by Cathieposted in Inspiration
We love Halloween! We love trick or treating! Our neighborhood is ideal for this annual event. Flat streets, sidewalks, good lighting, lots of participating homes – the perfect place to go trick or treating on Halloween night. We end up having over 100 kids, teens, families and pets visiting our home. We actually sit outside on our porch since the onslaught of visitors is constant. We encourage all ages in our neighborhood; no one is too old to dress up and have a good time. In fact, our most memorable trick or treaters last year were a trio of teen boys who dressed up with guitars and cowboy hats and serenaded us to earn their treats. Our house is known as the “water house” since we have begun a tradition of providing water bottles and juice boxes for thirsty travelers. We have been amazed at how many kids and adults alike will choose the water over candy or other treats. At the end of the night, we have given out several cases of water and juice plus several boxes of candy. As parents, we loved our kids to go out trick or treating and return to revel in the glory of their filled pillow cases of treats. But we also knew that we did not really want them to eat all of that candy. So what is a parent to do?
We came up with a twist to our Halloween traditions. We called her the “Halloween Witch.” Similar to the tooth fairy, the Halloween Witch would exchange candy for gifts. Our Halloween Witch legend went something like this: The Halloween Witch would visit kids on Halloween night and see if they were feeling generous. The Witch would then come and take the offering and leave a small gift. The size and quantity of the gifts would be dependent on the generosity of the offering. The Witch knew which candy the kids liked and didn’t like so a bigger gift would be given if the offering included some treats that were favorites. Gifts would range from a new toy or maybe a new dvd or book to a trip to a favorite park or beach. The Halloween Witch would leave a note along with the gift to thank the kids for their generosity. Occasionally, our kids would go overboard in the excitement of the night and give everything away. When this happened the wise Halloween Witch would return some of the favorite treats along with the gift.
So now what? You have what is probably a large supply of candy offered up to the Halloween Witch. You don’t want to keep it around the house for the kids to find, so what options do you have to spread the sweet wealth? We usually donated our goodies to the local school for the teachers as a special treat. Another great idea is to go to the local fire or police station to donate or perhaps find a charity that sends gifts to our troops. These ideas are wonderful and you can also involve the kids by having the witch leave a note with instructions on how to make these donations.
Enjoy this very special time of the year and have a very safe and fun Halloween! If you are looking to start your holiday shopping, please consider visiting www.lifehearthome.com – Providing inspiration as well as unique and meaningful gifts to touch a heart and brighten a day.
Indonesia is home to an array of cultures, languages, and people. It is the fourth most populated country in the world with land spanning over at least 17,000 islands. Due to the incredibly rich and multifaceted nature of Indonesia, their beautifully handcrafted wooden sculptures are each as unique and stunning as the area where they are made. We would like to highlight one of our artists, Nyoman Karsa, in this blog.
Nyoman Karsa was born on December 31, 1967. He learned woodcarving from his father and the senior artists of his village, for example, the famous Wayan Winten. He has worked in his own art studio and shop since 1987. He usually carves sculptures from ebony, suar, crocodile, and hibiscus woods. Each of the woods has specific characteristics of color, durability, and aroma. Ebony comes from Sulawesi, while the others grow locally. Mass media and the everyday traditional lifestyle of his environment and community are the sources of his inspiration. When creating a sculpture, he first sees it in his mind, making an image of how it would look on a log or a piece of wood. He makes a draft on the wood piece, chiseling the initial form and detailing the parts, finishing it off by smoothing and polishing.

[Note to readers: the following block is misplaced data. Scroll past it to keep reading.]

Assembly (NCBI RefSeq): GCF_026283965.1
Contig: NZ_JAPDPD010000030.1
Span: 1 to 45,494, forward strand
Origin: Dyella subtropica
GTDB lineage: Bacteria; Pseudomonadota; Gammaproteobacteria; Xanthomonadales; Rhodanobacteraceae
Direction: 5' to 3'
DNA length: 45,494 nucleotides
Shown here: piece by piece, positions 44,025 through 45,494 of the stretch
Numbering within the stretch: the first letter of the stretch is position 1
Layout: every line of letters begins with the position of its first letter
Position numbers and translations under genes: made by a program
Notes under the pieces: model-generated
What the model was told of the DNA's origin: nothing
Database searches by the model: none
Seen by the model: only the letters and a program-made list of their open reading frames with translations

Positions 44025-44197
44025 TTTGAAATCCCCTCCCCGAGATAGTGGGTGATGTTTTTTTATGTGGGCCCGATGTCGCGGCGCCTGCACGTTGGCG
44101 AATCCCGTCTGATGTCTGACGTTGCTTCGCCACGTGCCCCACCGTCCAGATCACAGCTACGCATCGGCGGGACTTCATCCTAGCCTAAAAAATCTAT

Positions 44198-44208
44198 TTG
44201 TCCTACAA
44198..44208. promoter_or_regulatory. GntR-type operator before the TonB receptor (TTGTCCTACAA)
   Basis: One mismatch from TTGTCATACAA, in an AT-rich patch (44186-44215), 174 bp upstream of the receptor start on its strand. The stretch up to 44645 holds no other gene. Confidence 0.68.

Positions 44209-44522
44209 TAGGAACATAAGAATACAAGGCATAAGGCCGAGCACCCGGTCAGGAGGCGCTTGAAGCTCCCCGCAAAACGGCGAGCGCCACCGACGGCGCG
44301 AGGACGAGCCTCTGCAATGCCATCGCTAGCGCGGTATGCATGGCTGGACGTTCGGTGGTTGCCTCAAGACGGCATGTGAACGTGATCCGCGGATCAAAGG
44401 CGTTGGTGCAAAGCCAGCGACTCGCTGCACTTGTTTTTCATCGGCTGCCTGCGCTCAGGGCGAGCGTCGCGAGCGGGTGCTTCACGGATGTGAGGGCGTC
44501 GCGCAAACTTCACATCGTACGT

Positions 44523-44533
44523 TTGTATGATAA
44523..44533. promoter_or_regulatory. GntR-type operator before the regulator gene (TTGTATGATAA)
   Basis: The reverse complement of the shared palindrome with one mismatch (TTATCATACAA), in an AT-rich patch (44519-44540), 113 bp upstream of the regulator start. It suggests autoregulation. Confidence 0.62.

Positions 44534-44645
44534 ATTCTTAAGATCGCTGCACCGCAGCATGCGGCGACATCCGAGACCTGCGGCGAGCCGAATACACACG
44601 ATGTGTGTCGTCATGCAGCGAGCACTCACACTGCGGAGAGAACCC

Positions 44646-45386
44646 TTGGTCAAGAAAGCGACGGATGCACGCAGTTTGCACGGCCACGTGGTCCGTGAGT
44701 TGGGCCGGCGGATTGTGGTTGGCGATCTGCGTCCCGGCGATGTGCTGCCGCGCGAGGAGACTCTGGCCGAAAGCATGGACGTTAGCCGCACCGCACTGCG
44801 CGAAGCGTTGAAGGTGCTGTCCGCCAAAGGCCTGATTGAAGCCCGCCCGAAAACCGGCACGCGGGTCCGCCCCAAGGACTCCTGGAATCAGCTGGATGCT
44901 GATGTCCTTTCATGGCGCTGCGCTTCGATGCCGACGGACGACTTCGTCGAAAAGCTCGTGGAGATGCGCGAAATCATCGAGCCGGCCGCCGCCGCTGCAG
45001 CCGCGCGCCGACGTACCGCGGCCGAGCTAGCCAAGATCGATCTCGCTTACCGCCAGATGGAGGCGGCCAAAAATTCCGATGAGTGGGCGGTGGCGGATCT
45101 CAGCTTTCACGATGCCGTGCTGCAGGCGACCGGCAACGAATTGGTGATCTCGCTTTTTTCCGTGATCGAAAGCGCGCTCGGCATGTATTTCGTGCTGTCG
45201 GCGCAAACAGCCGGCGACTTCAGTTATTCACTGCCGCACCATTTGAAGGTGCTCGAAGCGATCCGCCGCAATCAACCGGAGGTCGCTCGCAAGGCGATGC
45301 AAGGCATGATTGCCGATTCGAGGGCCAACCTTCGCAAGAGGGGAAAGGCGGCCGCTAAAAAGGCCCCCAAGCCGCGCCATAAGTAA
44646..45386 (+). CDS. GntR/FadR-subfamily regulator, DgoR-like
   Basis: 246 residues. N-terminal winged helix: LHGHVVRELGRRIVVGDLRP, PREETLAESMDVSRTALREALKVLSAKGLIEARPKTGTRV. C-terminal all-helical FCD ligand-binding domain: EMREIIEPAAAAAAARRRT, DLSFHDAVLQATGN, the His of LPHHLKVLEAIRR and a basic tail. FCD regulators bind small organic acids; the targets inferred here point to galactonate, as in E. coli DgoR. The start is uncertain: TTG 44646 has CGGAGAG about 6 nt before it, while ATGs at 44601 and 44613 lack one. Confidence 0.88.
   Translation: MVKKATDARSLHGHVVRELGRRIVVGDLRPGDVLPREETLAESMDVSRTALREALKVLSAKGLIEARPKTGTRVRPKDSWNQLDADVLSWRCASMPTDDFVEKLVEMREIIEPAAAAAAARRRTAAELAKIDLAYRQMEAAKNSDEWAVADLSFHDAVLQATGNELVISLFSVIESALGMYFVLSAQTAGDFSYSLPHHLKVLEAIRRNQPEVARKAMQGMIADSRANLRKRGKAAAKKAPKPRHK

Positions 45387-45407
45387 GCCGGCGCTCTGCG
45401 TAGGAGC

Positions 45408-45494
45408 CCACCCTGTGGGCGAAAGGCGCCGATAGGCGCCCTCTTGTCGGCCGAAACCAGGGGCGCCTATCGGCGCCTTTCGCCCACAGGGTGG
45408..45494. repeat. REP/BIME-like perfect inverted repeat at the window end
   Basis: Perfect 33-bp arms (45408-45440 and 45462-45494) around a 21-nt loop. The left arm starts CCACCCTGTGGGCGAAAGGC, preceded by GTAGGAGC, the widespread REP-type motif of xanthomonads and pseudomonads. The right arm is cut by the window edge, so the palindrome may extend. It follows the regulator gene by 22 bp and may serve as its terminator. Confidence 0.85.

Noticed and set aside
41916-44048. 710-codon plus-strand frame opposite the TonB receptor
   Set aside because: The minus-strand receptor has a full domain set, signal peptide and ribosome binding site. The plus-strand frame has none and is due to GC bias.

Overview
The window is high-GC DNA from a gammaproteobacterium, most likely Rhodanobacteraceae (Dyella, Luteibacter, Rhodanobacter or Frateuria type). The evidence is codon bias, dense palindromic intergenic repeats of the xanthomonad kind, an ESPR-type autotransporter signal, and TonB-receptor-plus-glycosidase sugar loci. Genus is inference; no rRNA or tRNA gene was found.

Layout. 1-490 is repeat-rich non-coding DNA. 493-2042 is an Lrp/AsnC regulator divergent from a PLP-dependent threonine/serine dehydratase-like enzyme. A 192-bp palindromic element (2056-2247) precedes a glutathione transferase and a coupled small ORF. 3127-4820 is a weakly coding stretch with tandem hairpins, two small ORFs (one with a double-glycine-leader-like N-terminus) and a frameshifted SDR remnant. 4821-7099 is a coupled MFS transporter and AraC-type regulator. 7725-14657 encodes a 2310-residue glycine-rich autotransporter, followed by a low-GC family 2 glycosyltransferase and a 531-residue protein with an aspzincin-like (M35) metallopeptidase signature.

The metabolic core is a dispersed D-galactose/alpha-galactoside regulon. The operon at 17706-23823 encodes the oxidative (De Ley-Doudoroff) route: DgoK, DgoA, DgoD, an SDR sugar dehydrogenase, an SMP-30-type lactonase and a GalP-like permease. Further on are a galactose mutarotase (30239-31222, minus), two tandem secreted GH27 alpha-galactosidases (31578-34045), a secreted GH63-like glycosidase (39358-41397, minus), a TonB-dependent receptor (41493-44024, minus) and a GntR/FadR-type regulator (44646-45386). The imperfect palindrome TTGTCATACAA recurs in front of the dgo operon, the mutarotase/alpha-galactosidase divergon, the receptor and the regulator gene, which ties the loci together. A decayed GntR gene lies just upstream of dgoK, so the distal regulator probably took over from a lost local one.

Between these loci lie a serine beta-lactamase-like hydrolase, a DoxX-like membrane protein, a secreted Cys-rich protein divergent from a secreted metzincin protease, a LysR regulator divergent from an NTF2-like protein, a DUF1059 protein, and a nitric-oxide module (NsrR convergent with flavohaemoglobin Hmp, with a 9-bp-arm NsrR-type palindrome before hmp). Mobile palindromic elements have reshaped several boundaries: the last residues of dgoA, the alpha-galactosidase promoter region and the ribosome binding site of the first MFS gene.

Consider these amazingly detailed Indonesian crafts for gifts or as something to brighten your own home. This piece, for example, is not only a beautifully carved sculpture but also provides just the right amount of whimsy to bring a smile to your face. We all are familiar with the saying “See no evil, Hear no evil, Speak no evil.” This cute wooden carved statuette from Indonesia recreates this famous saying beautifully. These three little monkeys will be so cute on a desk or table. This carving is made from Suar wood and signed by the artist.
by Cathieposted in Inspiration
Are you tired of passing out all that candy on Halloween? Here is a unique idea that has worked amazingly well in our neighborhood:
We ran out of candy one year – our neighborhood is incredibly busy and we were left scrambling for something to pass out. We had some extra juice boxes and small water bottles so we decided to try that. Much to our surprise, the trick or treaters coming to our house were so excited to receive something to drink! In subsequent years, we usually end up passing out about 300 small bottles of water and at least one or two cases of juice boxes. We do still keep some candy on hand but have found that most visitors choose the water over the candy. Salty items such as chips are also very popular. The kids, and adults, in our neighborhood now count on our house to provide a much needed thirst quencher during a busy and tiring night. We here at lifehearthome.com wish you a very happy and healthy Halloween!
by Cathieposted in Unique and Memorable
Total eclipse of the moon on October 8th
The October 2014 full moon passes directly through Earth’s dark (umbral) shadow. The total part of the October 8 eclipse lasts nearly 1 hour. A partial umbral eclipse precedes totality by about one hour and 10 minutes, and follows totality by about the same period of time, so the moon takes about 3 and 1/3 hours to completely sweep through the Earth’s dark shadow. This full moon is commonly called the Hunter’s Moon which is the name given to the first full moon after the Harvest Moon, which occurred in September.